A second observation needs to be made about the list of appearances. There is nothing to suggest that, in Paul’s mind, they were not all of the same nature. And since neither Paul himself, nor anyone on his behalf down to the present day, has ever claimed that his “seeing” of the Christ was anything but a vision of a spiritual figure, this has to imply that Paul regards the other appearances as being in the same category. In other words, they were all revelatory experiences; none were thought of as encounters with a bodily-risen Jesus of Nazareth. (This has recently been recognized by modern liberal scholars such as the Jesus Seminar and John Shelby Spong.)
Indeed, the language Paul uses implies this very meaning. Even the sense of “vision” may be too strong. In a study of the meaning of ophthe here, the Theological Dictionary of the New Testament (vol. V, p. 358) points out that in this type of context the word is a technical term for being “in the presence of revelation as such, without reference to the nature of its perception.” In other words, the “seeing” may not refer to actual sensory or mental perception. Rather, it may simply be “an encounter with the risen Lord who reveals himself...they experienced his presence.” If what we have here is more an experience of Christ’s “presence” than a full-blown hallucinatory vision, this would make it easier to accept that so many individuals and even large groups could imagine they had undergone such an experience.
It is far from clear, therefore, that Paul in 15:5-8 is describing anything more than a series of experiences in which many people, most of them within a group already formed for a religious purpose, felt a conviction of faith in the spiritual Christ, experiences which may well have grown in the telling.
I might point out in passing that this not only eliminates Easter, it means that there is no necessary chronological proximity between Jesus’ “raising” and the list of visions, in fact no sequential connection at all. The death and resurrection (and even the “burial,” though it has been suggested, e.g., by Jean Héring, that this phrase may be a later addition) can be entirely mythological, revealed through the sacred writings; Paul’s repeated phrase “according to the scriptures” could be so interpreted. These people, at the time of the beginning of the movement, simply experienced a revelation of or about the Christ and his spirit world activities.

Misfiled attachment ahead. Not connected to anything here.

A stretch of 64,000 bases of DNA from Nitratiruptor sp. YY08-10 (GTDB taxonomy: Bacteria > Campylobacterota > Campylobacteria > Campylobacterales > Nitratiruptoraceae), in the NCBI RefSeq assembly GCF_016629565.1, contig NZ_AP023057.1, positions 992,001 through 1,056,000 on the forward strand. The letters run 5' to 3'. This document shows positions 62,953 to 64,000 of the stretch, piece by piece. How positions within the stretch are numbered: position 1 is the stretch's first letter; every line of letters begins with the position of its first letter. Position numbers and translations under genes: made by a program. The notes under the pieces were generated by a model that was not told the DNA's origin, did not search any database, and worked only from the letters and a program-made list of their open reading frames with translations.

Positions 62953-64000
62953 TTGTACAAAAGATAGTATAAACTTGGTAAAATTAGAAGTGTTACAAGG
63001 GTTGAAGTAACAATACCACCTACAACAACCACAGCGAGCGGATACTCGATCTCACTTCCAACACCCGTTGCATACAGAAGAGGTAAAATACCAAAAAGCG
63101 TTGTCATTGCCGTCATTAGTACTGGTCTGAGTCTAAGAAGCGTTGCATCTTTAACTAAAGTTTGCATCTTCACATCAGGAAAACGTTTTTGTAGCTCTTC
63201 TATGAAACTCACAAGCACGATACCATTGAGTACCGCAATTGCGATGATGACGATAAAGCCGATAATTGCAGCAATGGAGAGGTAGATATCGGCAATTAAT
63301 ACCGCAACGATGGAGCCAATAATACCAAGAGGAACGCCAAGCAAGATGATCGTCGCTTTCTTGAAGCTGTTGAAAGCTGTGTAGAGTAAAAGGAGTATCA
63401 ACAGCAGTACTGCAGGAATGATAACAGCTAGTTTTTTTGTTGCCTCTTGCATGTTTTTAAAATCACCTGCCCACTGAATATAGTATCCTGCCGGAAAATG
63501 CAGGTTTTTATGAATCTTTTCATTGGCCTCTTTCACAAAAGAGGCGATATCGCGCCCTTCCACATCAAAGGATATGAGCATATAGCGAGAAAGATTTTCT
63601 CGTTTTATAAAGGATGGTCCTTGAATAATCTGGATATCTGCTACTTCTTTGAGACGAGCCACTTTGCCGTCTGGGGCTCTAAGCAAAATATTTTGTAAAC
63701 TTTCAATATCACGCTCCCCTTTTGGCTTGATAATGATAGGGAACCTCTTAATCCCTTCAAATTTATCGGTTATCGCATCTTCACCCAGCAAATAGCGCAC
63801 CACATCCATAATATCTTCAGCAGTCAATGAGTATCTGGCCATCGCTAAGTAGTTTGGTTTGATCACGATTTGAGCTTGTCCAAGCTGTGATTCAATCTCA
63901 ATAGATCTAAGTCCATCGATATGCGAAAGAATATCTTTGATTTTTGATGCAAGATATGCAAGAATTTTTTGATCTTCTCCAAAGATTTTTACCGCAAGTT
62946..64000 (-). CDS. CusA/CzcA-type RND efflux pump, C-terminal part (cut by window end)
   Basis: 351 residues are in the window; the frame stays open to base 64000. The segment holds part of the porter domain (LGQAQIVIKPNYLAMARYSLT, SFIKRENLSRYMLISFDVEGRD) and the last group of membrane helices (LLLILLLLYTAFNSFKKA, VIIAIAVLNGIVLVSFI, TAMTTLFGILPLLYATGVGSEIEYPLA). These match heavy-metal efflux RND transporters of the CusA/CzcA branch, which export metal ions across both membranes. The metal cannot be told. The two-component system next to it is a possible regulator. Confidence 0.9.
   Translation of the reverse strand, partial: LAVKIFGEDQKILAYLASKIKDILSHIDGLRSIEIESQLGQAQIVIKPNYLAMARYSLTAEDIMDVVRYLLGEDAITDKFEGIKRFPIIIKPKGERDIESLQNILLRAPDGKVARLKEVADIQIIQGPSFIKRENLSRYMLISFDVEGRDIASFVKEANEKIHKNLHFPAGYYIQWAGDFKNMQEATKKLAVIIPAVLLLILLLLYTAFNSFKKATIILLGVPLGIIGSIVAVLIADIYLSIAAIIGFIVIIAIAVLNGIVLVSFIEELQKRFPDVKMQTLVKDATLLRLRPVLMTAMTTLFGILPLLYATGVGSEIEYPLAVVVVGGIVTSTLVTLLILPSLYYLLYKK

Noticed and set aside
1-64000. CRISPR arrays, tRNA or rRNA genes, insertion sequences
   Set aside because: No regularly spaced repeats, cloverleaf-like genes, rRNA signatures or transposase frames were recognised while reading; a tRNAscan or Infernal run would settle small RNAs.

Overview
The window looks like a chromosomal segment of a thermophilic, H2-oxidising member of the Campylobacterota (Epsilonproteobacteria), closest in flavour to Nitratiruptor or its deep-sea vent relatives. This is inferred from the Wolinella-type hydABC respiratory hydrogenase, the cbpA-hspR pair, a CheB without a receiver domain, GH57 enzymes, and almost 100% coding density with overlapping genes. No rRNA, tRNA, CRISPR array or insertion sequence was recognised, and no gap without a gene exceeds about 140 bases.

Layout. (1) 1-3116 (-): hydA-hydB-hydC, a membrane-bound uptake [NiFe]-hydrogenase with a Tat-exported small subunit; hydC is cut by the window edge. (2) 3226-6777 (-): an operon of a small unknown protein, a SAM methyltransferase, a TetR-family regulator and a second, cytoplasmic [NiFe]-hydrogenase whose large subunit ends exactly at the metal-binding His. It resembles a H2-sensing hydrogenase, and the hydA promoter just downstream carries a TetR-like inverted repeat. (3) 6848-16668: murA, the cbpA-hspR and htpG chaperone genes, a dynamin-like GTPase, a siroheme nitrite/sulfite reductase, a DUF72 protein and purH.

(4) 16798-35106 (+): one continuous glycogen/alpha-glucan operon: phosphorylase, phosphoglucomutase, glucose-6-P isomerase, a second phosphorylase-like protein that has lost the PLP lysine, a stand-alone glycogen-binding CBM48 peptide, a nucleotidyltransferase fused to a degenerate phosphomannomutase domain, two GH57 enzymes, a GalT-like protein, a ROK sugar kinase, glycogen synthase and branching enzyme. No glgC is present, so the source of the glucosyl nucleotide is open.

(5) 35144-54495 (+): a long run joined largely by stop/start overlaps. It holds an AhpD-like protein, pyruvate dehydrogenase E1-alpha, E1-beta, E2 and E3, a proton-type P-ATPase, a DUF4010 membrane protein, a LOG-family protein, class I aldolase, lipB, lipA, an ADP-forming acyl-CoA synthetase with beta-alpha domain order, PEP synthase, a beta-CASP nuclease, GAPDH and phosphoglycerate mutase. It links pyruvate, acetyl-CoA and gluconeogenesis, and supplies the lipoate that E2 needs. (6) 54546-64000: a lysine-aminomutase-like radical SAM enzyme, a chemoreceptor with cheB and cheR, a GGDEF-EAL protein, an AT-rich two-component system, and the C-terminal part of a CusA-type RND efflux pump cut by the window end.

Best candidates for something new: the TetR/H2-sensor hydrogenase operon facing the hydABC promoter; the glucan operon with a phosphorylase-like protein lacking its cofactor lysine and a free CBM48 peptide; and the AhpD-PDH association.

Reception and Transmission
But we have thus far passed over the most important—and contentious—element of this 1 Corinthians passage, and analyzing it will carry us beyond this chapter, even beyond this epistle. Consider once again verse 3a:
The perusal of that question involves several interlocking elements. First, consider one of the difficulties we face if, along with almost all commentators past and present (operating on the assumptions of the Gospel picture), we regard the “receiving” as referring to the reception by Paul of this doctrine and information from others, from apostles before him, and presumably from those who are supposed to have known Jesus.
The difficulty is that it would make nonsense of verse 8. As noted above, the list of appearances are seemingly of a piece, including Paul’s. Yet if Paul is speaking of things he learned from others, this would hardly encompass his own experience of the Christ. This problem, however, is not so serious since, as I have just argued above and will enlarge on shortly, we don’t have to hold Paul to the strict letter of his statements.
The main problem, however, is decidedly serious. Quite apart from the specific verb being used and any claims as to its usual meaning, we need to compare ideas expressed by Paul in two different passages, the one here in 1 Corinthians 15:3, and another in Galatians 1:11-12: